Tuesday, January 23, 2018

Ald. Cappleman: Chicago Market, Housing & Women's Rights

From Ald. Cappleman's latest email update:

"In the last few years, there have been many highly visible changes in the 46th Ward, but I also want to highlight some behind-the-scenes work I've been doing to improve both the ward and the City of Chicago.

With the Gerber Building nearing completion, I'm working with the Chicago Transit Authority (CTA) to iron out details that would make it possible for the entire space to be used by Chicago Market, a cooperative grocery store focused on providing local, organic foods and building community. The newly rehabbed CTA Wilson Station was a game-changer for the area, and it's crucial that its accompanying retail space captures the essence of the community. Chicago Market does that and more. The community support is very strong for a cooperatively owned grocery store that hires from the neighborhood, provides access to healthy, local, sustainable products and transparently shares information about where your food originates.

Chicago Market will reach a milestone of 1,000 owners this week. If you're already an owner, be proud and consider inviting your friends or neighbors. If you're not an owner, NOW is the time to join us and be a person who affects change!

For more information and to join, click here.

You can also come celebrate with Chicago Market to meet board members, owners and those interested in becoming members on January 27 from 2-5pm. For more information and event location, click here

Presence Health sought $5.5 million in TIF funds that had been promised years ago to convince the company to move its headquarters to 200 S. Wacker. In return, the company agreed to open four community health care centers in under-served Chicago neighborhoods where there is high poverty and fewer options for health care.

Although many of my colleagues voted yes to expand health care access, I and others voted no because of our belief that all women deserve full and complete access to care, including reproductive health care. Since Presence Health follows the Ethical and Religious Directives for Catholic Health Care Services, the company does not provide women with adequate information or options regarding miscarriage management, birth control and abortion. I was among 18 aldermen who voted no on this ordinance, which ultimately passed with 31 votes.

I joined the Mayor of Chicago as the co-sponsor of this ordinance that prioritizes permanent housing for those who do not have housing and are frequent users of crisis response systems, such as emergency rooms. This measure is even more comprehensive than the housing-first model, which I convinced the mayor and Department of Family and Support Services to use as a pilot project for those previously living under viaducts (see report here).

The Flexible Housing Subsidy Program is an even more coordinated response that includes the City's Department of Family & Support Services, Department of Public Health, Department of Planning and Development and Chicago Housing Authority. It's based on a similar program already being used in Los Angeles.

What we learned from housing people living under the viaducts is that the process to get them into permanent housing was lengthy due to complicated funding requirements and a lack of eligible rental units. This flexible housing subsidy program will simplify the process for both landlords and tenants, and will more closely reflect private sector leasing processes, to make it easier to house people quickly.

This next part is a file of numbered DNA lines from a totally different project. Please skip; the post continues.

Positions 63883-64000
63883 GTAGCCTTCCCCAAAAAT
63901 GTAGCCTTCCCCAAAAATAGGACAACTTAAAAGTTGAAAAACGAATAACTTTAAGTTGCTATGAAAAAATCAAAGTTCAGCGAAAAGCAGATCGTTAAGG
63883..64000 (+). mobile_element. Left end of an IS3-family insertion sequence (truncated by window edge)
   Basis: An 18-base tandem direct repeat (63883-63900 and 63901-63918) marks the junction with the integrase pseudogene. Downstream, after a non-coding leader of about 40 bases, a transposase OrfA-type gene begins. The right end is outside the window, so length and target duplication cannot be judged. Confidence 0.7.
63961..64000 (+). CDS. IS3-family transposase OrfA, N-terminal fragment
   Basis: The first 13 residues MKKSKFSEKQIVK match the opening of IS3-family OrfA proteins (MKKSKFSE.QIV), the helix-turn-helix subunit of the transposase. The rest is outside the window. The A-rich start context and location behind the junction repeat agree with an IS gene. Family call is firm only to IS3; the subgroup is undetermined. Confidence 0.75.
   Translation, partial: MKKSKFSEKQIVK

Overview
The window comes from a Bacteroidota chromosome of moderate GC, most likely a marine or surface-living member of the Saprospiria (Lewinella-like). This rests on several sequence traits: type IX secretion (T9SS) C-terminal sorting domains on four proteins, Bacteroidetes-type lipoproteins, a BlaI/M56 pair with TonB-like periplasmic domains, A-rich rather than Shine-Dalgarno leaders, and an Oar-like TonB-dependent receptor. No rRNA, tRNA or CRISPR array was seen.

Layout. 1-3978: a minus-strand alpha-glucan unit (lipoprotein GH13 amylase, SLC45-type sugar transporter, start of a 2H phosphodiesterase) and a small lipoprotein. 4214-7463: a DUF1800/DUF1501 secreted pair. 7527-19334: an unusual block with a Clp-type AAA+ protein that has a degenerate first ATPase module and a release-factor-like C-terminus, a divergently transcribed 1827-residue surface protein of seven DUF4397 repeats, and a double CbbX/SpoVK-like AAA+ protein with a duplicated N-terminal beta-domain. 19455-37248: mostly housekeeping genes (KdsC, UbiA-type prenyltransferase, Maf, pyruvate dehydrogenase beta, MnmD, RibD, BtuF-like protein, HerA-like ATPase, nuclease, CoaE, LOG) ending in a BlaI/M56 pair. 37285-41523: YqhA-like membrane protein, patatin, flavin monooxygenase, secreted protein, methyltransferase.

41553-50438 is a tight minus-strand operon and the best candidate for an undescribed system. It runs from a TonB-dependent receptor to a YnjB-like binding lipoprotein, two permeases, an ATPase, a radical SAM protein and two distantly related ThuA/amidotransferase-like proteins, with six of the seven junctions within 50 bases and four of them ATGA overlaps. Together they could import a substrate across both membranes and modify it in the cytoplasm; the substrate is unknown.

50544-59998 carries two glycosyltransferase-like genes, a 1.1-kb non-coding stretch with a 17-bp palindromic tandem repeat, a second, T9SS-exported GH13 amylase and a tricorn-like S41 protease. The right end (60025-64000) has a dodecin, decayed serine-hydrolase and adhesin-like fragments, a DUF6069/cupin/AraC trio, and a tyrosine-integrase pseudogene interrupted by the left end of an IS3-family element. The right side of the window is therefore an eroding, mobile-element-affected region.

Just as it did with the Los Angeles model, the initial $1.8 million allotted for this program is expected to grow and be sustained by attracting non-traditional and cross-sector investors such as hospitals, health care systems, and philanthropic organizations.

Because there is a substantial potential savings for Medicaid due to reduced emergency room admissions once someone has been housed, I will also be working with our state officials to fight for Medicaid to use a small portion of these savings to pay for the intensive case management services that will be part of this program.

My office is participating in the Justice and Mental Health Collaborative, a group that is funded by a Department of Justice grant to work on recidivism issues in Cook County. My staff joined the collaborative to bolster the efforts of the city Intergovernmental Task Force on Recidivism that I am spearheading.

The Justice and Mental Health Collaborative, which is a year old, is working to identify alternatives to repeated incarceration for people suffering from mental illness. Recently, because of my leadership, two city agencies--the Department of Family and Support Services and the Chicago Department of Public Health--also joined in the collaborative.

The task force already had an impressive list of participating agencies including Office of the Chief Judge, Office of the Cook County Board President, Cook County Sheriff, Cook County State’s Attorney Office, Cook County Public Defender, and Chicago Police Department.

Now, I have involved city agencies that are a natural fit with the work the collaborative is doing, since the city provides or funds resources for those being released from jail. Recidivism among people living with mental health issues is a prevalent issue in the 46th ward, and I believe this group’s work has the potential to make a significant change for these individuals.

Ald. James Cappleman

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